While Alabama hoisted the crystal football at the end of the season, the Texas A&M Aggies were one of the top talking points around college football in 2012.
After posting an 11-2 record, beating the Crimson Tide in Tuscaloosa and producing the first redshirt freshman Heisman Trophy winner in history; it shouldn't be too much of a surprise.
The upward momentum of the program has some fans in Aggieland thinking big in 2013—as in, the BCS National Championship.
In the SEC, preseason rankings don't matter all that much in this day and age. If you win your games, you're going to be in.
However, starting with the preseason No. 1 designation certainly wouldn't hurt. That's exactly where Kirk Bohls of the Austin (Texas) American-Statesman has the Aggies in his preseason top 25.
How realistic is it that the Aggies will claim the No. 1 spot in either the preseason Associated Press or USA Today Coaches' Poll?
The Aggies will garner significant attention, due in large part to the fact that some vote based on where they think teams are in August and others vote based on where they think each team will end up at the end of the season (as Bohls illustrates in his poll).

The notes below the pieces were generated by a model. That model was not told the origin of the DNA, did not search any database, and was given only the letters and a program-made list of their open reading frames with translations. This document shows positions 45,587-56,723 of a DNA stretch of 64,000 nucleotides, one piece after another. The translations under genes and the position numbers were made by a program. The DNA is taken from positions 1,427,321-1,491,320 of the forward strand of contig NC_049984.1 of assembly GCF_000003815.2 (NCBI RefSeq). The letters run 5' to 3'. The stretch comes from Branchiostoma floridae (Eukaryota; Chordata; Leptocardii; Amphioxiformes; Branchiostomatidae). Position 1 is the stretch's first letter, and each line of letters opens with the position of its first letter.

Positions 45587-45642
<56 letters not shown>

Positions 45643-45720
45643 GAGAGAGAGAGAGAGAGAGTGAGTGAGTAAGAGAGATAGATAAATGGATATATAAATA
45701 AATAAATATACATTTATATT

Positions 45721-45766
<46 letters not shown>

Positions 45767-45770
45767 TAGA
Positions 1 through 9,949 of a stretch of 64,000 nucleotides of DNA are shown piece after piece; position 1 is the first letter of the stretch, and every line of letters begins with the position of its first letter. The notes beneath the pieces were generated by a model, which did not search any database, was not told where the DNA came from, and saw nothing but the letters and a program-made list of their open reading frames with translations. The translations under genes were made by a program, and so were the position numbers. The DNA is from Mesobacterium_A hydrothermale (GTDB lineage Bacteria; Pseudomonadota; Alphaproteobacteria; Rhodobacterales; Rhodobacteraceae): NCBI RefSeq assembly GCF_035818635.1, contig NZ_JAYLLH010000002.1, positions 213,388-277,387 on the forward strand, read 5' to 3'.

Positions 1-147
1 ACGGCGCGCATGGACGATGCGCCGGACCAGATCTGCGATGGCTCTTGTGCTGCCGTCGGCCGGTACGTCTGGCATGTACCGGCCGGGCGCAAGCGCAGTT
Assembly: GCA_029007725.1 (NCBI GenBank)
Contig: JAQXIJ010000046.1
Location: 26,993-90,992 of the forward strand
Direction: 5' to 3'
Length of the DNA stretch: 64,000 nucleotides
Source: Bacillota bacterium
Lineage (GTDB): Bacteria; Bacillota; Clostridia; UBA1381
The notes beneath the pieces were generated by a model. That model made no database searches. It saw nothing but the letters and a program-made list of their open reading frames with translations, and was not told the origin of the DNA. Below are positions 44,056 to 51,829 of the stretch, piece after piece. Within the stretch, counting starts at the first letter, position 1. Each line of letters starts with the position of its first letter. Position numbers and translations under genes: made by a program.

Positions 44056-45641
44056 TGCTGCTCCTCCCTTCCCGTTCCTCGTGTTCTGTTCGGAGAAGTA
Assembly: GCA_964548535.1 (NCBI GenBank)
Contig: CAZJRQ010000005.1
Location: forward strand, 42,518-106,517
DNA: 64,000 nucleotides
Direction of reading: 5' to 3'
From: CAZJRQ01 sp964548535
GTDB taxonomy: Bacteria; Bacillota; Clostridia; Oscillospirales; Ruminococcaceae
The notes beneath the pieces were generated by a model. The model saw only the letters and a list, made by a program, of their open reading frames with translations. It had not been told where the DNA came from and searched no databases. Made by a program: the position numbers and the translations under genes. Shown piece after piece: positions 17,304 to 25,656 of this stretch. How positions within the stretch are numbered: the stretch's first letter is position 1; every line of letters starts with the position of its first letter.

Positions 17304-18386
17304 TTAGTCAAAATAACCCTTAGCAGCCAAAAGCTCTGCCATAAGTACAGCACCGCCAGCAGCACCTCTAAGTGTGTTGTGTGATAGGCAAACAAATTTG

If you're voting based on where they'll end up, there's certainly an argument to be made for the Aggies.
They return quarterback Johnny Manziel, running back Ben Malena, wide receiver Mike Evans, a talented and underrated secondary and will sign about half of the skill players in the class of 2013.
Plus, they'll get Alabama at home after two cupcakes early in the season, have a bye week prior to the late-season road trip to LSU and miss Georgia, South Carolina and Florida out of the SEC East.
Should Texas A&M be preseason No. 1?
However, it won't be enough to get the No. 1 ranking.
Alabama, despite its roster turnover from last season, has earned the benefit of the doubt. The Crimson Tide is returning senior quarterback AJ McCarron, 1,000-yard rusher T.J. Yeldon, superstar wide receiver Amari Cooper, linebacker C.J. Mosley and a talented secondary highlighted by safety Ha Ha Clinton-Dix.
Plus, if you use the manageable schedule argument for Texas A&M, the same applies for Alabama—which has the clearest path in the SEC.
The matchup in College Station will be the biggest hurdle for head coach Nick Saban's crew to clear, and it will have two weeks to prepare for it. The Tide gets LSU at home, draws Tennessee and Kentucky out of the SEC East, and the three SEC teams it plays on the road other than Texas A&M (Kentucky, Mississippi State and Auburn) combined for four conference wins last season—all from Mississippi State.
Can Texas A&M take home the crystal football in 2013? Absolutely. But it doesn't have enough juice to be the preseason No. 1 team in the country.